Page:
Then, I ran my case. I explained the research, and I wove everything together into an argument for why the judge had to join me in civil disobedience to protest. To be honest, I don’t think I’ve ever debated as well as I did in that round. And, after I finished my last speech and sat down, I looked at the server and realized that more than 50 people had joined the online room as observers! My room. Throughout the round, word had spread and people gathered to watch.
I lost that round. Ten minutes later, I was kicked out of the entire tournament for violating the rules.
For a second, I was hurt. I was the better debater. I wanted to win. But then I saw the bigger picture: 50 people learned something that day. A judge asked me for a copy of my case. People noticed.
Since that day, there have been dozens of online debate tournaments, including another one hosted by Strake Jesuit. And you know what? None of them use those bigoted rules. Now, I don’t know how much of that is due to my civil disobedience (if any), but I’m proud that I was the first person to raise the issue.
I’m a debater, and I’m an atheist.
Alex Torrez, 18, is a homeschooled 11th-grade student from Arbutus, Md. When not competing in high school debates, Alex enjoys designing board and card games, as well as playing a variety of other tabletop games such as Magic: The Gathering.
This article first appeared on the Religion News Service site on Jan. 7 and is reprinted with permission.
By Robert P. Jones
If there was one thing of value to come out of the shameful chaos of the attack on the U.S. Capitol on Jan. 6, it’s that the horrific events made plain the powerful ideological and theological currents of American politics that often stay just under the surface.
The emblems carried by the rioters — particularly the comfortable juxtaposition of Christian and white supremacist symbols — bear witness to these forces.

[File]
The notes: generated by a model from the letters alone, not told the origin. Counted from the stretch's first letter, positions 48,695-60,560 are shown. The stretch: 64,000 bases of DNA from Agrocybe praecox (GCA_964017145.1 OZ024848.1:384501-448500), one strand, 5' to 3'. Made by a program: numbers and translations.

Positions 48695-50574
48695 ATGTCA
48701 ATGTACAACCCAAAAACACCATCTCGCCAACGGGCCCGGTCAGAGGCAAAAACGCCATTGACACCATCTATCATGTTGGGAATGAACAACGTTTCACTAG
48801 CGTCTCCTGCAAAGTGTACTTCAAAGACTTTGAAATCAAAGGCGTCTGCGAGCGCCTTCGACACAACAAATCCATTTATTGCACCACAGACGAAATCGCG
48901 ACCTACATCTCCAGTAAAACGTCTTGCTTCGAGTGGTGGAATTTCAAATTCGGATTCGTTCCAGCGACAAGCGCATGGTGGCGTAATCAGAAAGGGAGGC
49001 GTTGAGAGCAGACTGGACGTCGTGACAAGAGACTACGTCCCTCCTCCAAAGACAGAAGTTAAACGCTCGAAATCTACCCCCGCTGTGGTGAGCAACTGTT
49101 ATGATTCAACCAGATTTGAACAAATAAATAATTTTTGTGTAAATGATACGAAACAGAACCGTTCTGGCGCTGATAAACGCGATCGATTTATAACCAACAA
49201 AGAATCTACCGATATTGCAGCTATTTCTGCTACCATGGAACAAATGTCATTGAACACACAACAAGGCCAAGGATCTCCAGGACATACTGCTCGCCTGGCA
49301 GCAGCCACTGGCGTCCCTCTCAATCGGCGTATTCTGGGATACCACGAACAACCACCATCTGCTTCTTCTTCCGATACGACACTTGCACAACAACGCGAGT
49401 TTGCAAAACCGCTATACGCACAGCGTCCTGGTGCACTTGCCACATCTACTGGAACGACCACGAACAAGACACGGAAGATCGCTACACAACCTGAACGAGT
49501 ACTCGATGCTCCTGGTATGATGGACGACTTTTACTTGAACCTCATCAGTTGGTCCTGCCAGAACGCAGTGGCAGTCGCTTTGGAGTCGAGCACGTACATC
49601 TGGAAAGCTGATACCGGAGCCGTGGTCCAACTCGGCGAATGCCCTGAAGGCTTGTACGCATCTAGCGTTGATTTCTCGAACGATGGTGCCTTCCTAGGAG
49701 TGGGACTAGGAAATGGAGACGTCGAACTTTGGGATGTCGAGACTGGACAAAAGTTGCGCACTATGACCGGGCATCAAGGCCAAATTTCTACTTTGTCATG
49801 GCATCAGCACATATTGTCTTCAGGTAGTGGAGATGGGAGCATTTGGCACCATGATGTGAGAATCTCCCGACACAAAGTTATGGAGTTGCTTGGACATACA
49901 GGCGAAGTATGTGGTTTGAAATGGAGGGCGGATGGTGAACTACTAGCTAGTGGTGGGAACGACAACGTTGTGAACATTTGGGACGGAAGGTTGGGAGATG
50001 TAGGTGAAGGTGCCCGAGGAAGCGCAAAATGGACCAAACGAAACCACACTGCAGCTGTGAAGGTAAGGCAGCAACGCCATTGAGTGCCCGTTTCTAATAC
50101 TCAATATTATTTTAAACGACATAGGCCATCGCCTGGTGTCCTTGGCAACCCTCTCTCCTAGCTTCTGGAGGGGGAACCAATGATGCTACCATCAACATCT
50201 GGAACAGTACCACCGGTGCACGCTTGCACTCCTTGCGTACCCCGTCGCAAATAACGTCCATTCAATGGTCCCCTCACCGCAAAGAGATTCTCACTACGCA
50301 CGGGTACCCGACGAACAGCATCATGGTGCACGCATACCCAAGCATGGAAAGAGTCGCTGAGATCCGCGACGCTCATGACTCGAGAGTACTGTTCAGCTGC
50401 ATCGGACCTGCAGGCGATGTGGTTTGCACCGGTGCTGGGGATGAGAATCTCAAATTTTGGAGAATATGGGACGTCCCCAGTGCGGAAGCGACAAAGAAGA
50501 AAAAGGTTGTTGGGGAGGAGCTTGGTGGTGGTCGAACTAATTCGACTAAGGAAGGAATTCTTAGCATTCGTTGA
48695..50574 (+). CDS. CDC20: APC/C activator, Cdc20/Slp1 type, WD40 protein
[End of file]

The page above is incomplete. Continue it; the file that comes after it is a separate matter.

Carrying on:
There were crosses, “Jesus Saves” signs and “Jesus 2020” flags that mimicked the design of the Trump flags.
Some of the participants, organized as part of a “Jericho March,” blew shofars — Jewish ritual horns — as they circled the Capitol, reenacting the siege of the city of Jericho by the Israelites described in the Book of Joshua in the Hebrew bible. And one video showed the Christian flag — white, with a blue canton containing a red cross, used by many white evangelical churches — being paraded into an empty congressional chamber after the doors had been breached and members of Congress evacuated.
I recall that same flag standing behind the pulpit of my Mississippi Southern Baptist church, where as a child I was led in a pledge of allegiance to both the American and Christian flags.
The Atlantic’s Jeffrey Goldberg wrote that “the conflation of Trump and Jesus was a common theme at the rally” among people he interviewed. “It’s all in the bible. Everything is predicted. Donald Trump is in the bible. Get yourself ready,” one told him. “Give it up if you believe in Jesus!” said another, then “Give it up if you believe in Donald Trump!” — which elicited loud cheers from nearby rioters.